The Book of American Negro Poetry

Front Cover
James Weldon Johnson
Harcourt, Brace, 1922 - African Americans - 217 pages
 

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Contents

I
vii
II
3
III
17
IV
27
V
39
VI
43
VII
49
VIII
55
XVIII
127
XIX
133
XX
151
XXI
159
XXII
161
XXIII
167
XXIV
175
XXV
181

IX
59
X
69
XI
73
XII
93
XIII
101
XIV
107
XV
109
XVI
117
XVII
125
XXVI
183
XXVII
185
XXVIII
189
XXIX
191
XXX
193
XXXI
197
XXXII
201
Copyright

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Page xxviii - I, young in life, by seeming cruel fate Was snatch'd from Afric's fancy'd happy seat: What pangs excruciating must molest, What sorrows labour in my parent's breast? Steel'd was that soul and by no misery mov'd That from a father seiz'd his babe belov'd: Such, such my case. And can I then but pray Others may never feel tyrannic sway?
Page 134 - If we must die, let it not be like hogs Hunted and penned in an inglorious spot, While round us bark the mad and hungry dogs, Making their mock at our accursed lot. If we must die...
Page 78 - Then God walked around And God looked around On all that He had made. He looked at His sun, And He looked at His moon, And He looked at His little stars; He looked on His world With all its living things, And God said, "I'm lonely still.
Page 77 - The stars were clustered about His head, And the earth was under His feet. And God walked, and where He trod His footsteps hollowed the valleys out And bulged the mountains up. Then He stopped and looked and saw That the earth was hot and barren. So God stepped over to the edge of the world And He spat out the seven seas; He batted His eyes, and the lightnings flashed ; He clapped His hands, and the thunders rolled; And the waters above the earth came down, The cooling waters came down.
Page xl - What the colored poet in the United States needs to do is something like what Synge did for the Irish ; he needs to find a form that will express the racial spirit by symbols from within rather than by symbols from without, such as the mere mutilation of English spelling and pronunciation.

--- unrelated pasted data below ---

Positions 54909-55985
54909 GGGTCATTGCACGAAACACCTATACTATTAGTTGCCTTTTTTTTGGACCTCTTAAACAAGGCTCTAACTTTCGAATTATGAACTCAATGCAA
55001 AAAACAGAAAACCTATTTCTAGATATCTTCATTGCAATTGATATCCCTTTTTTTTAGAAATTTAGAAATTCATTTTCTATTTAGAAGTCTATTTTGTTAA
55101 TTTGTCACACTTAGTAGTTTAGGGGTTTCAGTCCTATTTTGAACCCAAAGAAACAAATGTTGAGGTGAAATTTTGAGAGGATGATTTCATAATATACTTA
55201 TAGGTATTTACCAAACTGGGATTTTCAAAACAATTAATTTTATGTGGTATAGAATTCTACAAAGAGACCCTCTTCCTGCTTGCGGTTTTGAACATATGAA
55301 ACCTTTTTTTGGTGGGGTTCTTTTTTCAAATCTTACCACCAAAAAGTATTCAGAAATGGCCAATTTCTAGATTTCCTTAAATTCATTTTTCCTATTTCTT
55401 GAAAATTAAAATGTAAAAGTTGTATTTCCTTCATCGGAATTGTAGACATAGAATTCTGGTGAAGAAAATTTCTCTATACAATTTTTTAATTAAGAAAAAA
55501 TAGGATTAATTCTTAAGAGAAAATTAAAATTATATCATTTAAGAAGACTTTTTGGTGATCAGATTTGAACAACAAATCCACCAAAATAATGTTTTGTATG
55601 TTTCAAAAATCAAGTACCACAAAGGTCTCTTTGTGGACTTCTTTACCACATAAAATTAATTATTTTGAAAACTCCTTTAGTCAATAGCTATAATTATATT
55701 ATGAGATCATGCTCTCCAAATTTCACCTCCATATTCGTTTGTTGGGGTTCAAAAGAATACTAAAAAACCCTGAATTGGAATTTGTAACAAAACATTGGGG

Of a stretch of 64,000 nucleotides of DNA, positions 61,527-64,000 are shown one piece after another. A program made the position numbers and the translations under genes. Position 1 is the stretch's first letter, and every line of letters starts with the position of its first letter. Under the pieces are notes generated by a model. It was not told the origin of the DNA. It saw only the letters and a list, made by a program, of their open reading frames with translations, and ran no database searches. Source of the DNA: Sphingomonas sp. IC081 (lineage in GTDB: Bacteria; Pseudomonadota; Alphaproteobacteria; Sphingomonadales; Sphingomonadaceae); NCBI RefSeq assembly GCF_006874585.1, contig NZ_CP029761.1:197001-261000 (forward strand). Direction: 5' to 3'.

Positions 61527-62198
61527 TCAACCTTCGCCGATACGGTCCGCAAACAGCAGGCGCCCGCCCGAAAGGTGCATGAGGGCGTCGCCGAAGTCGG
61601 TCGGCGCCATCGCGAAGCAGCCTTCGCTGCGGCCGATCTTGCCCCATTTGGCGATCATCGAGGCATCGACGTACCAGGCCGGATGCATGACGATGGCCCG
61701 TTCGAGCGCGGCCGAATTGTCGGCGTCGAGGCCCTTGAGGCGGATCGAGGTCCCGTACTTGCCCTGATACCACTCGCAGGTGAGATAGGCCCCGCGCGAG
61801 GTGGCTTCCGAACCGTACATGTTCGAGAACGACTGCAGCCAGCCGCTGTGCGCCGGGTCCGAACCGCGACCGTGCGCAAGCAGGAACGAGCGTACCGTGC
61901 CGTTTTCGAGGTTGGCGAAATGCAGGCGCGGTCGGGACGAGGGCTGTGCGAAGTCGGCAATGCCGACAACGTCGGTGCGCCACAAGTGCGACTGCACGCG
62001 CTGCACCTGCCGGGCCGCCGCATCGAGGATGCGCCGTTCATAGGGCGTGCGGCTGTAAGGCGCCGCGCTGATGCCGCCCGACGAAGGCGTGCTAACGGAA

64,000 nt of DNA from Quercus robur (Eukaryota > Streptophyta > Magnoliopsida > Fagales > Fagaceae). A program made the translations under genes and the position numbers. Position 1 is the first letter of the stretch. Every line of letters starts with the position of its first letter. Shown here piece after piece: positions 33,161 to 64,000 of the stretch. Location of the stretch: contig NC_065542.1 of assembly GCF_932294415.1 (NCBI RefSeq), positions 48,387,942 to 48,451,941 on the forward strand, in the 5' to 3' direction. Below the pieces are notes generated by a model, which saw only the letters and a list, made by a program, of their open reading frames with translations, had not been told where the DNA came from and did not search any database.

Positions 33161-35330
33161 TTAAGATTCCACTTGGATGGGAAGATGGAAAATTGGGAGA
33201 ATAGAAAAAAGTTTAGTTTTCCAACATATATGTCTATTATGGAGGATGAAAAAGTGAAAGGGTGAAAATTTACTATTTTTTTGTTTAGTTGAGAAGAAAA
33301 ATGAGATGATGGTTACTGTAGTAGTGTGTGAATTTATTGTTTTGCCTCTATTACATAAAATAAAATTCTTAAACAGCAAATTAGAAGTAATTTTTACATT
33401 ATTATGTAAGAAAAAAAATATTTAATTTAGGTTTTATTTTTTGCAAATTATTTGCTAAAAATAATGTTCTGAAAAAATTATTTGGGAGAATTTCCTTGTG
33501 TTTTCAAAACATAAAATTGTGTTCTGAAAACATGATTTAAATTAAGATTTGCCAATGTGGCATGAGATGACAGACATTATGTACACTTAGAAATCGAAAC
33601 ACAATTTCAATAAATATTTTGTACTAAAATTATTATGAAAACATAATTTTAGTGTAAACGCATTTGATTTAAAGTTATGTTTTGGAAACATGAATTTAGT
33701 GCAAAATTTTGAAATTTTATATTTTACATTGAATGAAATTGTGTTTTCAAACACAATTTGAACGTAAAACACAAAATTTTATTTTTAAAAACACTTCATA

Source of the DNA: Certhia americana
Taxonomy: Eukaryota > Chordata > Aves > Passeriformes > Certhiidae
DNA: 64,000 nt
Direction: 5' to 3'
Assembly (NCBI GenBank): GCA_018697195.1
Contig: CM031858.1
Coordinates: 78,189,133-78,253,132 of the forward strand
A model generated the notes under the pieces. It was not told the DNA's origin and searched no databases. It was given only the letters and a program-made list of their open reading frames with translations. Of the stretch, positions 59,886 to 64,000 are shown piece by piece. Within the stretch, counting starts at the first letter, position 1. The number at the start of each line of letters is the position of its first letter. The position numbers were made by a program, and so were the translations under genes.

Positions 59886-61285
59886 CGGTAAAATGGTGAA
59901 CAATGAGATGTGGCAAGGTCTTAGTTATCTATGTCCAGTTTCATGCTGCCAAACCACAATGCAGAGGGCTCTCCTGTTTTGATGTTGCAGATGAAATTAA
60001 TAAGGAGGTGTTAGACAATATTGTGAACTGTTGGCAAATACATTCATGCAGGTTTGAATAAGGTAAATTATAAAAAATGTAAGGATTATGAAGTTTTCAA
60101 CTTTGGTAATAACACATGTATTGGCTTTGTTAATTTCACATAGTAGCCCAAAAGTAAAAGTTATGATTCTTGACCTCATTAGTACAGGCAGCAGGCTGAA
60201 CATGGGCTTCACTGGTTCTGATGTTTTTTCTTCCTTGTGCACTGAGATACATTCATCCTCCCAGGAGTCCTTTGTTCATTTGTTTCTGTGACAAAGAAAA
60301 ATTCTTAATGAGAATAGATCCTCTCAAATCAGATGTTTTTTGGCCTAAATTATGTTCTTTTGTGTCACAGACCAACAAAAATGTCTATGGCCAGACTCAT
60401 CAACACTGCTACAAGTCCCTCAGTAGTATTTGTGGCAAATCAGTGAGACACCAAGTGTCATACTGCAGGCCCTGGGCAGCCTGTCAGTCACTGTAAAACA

Page 51 - Lord! Behold this maimed and broken thing, dear God; it was an humble black man, who toiled and sweat to save a bit from the pittance paid him. They told him: Work and Rise! He worked. Did this man sin? Nay, but someone told how someone said another did — one whom he had never seen nor known.
Page viii - There is, for the good reason that he possesses the innate powers. He has the emotional endowment, the originality and artistic conception, and, what is more important, the power of creating that which has universal appeal and influence. I make here what may appear to be a more startling statement by saying that the Negro has already proved the possession of these powers by being the creator of the only things artistic that have yet sprung from American soil...
Page 78 - Up from the bed of the river God scooped the clay; And by the bank of the river He kneeled Him down; And there the great God Almighty, Who lit the sun and fixed it in the sky, Who flung the stars to the most far corner of the night, Who rounded the earth in the middle of His hand...
Page 3 - A NEGRO LOVE SONG SEEN my lady home las' night, Jump back, honey, jump back. Hel' huh han' an' sque'z it tight, Jump back, honey, jump back. Hyeahd huh sigh a little sigh, Seen a light gleam f'om huh eye, An' a smile go flittin' by — Jump back, honey, jump back.
Page 77 - Then God himself stepped down — And the sun was on his right hand, And the moon was on his left; The stars were clustered about his head, And the earth was under his feet. And God walked, and where he trod His footsteps hollowed the valleys out And bulged the mountains up. Then he stopped and saw That the earth was hot and barren.

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